This article is from the Macintosh hardware FAQ, by Elliotte Rusty Harold email@example.com with numerous contributions by others.
There have been three kinds of floppy disks in the history of
the Macintosh. The original 128K Thin Mac (which used to be called
a classic Mac before the advent of the much superior Mac Classic)
and the subsequent 512K "Fat Mac" used 400K, single-sided
double-density diskettes. These disks are outdated, and it's highly
unlikely you'll actually see any. If you need to exchange data
with an older Macintosh, you'll need to use disks formatted as
single-sided. Since very few, if any, stores still sell one-sided
3.5 inch disks anymore, it's fortunate that all Macs deal quite
happily with double-sided disks formatted as single-sided. Just
click the button labeled "One-sided" after you select "Erase Disk"
from the Special menu.
*Neat Trick alert* Sometimes disks that fail formatting as
double-sided can be formatted as single-sided. Even neater trick:
In System 6 the shareware init BAD can map out bad sectors on a
floppy disk which lets about 70% of bad disks be formatted. (System
7 does this automatically.) See
Neatest trick of all: All name-brand diskettes (SONY, Maxell, etc.)
come with lifetime warranties. A lot of offices keep a bad disk box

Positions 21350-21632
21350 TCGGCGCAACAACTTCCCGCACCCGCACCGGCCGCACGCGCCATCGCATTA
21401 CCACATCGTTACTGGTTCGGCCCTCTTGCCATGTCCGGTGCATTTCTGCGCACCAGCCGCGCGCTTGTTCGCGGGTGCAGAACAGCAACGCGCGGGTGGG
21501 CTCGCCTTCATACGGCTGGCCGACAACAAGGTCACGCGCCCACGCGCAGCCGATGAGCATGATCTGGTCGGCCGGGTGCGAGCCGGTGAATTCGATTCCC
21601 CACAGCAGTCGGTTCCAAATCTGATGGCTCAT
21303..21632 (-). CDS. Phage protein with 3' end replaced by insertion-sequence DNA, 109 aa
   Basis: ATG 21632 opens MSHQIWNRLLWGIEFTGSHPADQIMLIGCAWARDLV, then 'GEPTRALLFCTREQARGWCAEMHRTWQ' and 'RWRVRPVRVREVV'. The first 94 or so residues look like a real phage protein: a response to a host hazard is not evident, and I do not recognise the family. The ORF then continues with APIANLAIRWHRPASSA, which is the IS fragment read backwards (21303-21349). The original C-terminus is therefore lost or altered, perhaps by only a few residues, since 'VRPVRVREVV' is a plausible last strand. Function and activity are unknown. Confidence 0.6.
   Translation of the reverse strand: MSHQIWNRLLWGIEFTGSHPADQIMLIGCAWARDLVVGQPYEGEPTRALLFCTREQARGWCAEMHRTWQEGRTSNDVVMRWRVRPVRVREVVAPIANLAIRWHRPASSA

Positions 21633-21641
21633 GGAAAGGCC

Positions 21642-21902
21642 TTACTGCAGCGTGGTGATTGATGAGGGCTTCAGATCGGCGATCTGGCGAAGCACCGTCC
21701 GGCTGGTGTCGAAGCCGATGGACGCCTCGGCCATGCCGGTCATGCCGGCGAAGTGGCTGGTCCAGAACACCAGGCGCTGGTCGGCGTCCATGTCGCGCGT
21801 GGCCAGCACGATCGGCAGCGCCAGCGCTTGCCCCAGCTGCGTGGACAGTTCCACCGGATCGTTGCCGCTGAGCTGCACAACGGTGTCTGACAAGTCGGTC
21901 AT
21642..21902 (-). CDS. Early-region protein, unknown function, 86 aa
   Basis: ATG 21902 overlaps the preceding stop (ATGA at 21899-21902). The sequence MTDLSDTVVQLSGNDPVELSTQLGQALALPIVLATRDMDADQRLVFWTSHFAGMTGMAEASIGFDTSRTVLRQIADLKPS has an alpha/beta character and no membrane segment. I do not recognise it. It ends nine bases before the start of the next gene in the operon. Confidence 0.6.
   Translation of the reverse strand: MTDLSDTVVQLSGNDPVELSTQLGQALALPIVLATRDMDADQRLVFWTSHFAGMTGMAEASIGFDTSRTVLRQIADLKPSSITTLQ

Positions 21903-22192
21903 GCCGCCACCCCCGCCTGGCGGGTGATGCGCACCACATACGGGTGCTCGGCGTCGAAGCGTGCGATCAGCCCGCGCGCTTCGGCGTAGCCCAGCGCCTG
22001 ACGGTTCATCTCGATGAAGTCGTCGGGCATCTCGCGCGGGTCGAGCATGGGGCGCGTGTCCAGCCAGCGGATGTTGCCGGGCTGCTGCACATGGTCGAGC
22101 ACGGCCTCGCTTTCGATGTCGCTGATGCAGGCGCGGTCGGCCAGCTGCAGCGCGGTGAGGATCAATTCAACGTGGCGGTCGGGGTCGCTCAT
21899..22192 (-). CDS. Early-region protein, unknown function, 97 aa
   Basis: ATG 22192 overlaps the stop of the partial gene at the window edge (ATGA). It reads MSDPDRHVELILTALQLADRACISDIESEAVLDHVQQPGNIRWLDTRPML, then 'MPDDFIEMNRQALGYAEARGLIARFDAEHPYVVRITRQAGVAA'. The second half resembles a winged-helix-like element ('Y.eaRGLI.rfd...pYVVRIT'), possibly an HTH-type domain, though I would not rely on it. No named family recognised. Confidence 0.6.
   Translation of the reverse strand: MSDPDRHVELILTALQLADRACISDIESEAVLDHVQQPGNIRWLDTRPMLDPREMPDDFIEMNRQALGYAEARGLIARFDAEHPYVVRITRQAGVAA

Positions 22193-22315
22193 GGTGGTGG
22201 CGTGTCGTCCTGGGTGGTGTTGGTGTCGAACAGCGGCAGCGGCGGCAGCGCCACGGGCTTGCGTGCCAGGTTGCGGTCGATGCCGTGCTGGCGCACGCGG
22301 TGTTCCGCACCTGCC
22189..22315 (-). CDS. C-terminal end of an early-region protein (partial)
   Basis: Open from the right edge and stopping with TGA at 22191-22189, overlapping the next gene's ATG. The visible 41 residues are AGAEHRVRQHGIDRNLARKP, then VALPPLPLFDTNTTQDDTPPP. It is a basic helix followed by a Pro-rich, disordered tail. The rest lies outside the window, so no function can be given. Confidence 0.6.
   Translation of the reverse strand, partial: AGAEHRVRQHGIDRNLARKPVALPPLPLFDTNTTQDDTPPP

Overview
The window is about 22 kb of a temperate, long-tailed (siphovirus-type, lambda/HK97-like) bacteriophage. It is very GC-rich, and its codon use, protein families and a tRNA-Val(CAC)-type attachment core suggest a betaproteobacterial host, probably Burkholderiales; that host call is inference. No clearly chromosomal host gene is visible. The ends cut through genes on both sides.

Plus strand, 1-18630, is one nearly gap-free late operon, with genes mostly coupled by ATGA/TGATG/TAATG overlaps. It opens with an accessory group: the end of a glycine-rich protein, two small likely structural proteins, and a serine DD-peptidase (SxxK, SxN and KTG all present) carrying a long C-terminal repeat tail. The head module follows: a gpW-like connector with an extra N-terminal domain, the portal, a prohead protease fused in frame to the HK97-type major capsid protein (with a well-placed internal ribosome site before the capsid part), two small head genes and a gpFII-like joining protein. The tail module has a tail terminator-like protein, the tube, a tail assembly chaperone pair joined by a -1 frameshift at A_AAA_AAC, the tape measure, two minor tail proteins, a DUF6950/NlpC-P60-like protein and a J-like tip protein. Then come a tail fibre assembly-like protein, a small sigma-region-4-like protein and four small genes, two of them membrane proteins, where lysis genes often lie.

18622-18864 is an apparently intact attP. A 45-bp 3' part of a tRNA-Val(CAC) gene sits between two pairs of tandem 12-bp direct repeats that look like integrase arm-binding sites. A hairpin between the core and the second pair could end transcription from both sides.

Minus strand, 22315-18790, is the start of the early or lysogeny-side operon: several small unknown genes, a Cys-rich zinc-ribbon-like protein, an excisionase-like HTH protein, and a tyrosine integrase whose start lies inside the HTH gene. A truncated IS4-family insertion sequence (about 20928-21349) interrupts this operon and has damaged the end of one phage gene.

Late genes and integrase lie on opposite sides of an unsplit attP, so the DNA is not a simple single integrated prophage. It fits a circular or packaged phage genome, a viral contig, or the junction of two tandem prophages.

for everyone to dump their bad disks in and send the disks in for
replacement when they collect ten or so; but it's been my experience
that if you return just a single bad disk these companies will send
a whole ten pack as a replacement.
With the introduction of the Mac Plus in 1986, Apple also
introduced a larger disk drive capable of reading and writing 800K,
"Double-Sided Double-Density" disks, DSDD for short. The only way
to tell these disks from the earlier, one-sided diskettes, is by
the label on the metal cover. Unformatted these are identical to
the 720K disks common in the IBM world. With the Mac IIx Apple
introduced what's alternately known as the Superdrive or "FDHD,"
short for "Floppy Drive, High Density." The FDHD (pronounced
Fud-Hud) can read and write all of the previous kinds of diskettes
plus double-sided high-density disks which are distinguished by two
holes in the disk case rather than the normal one. The FDHD uses
the extra hole to recognize a high-density disk.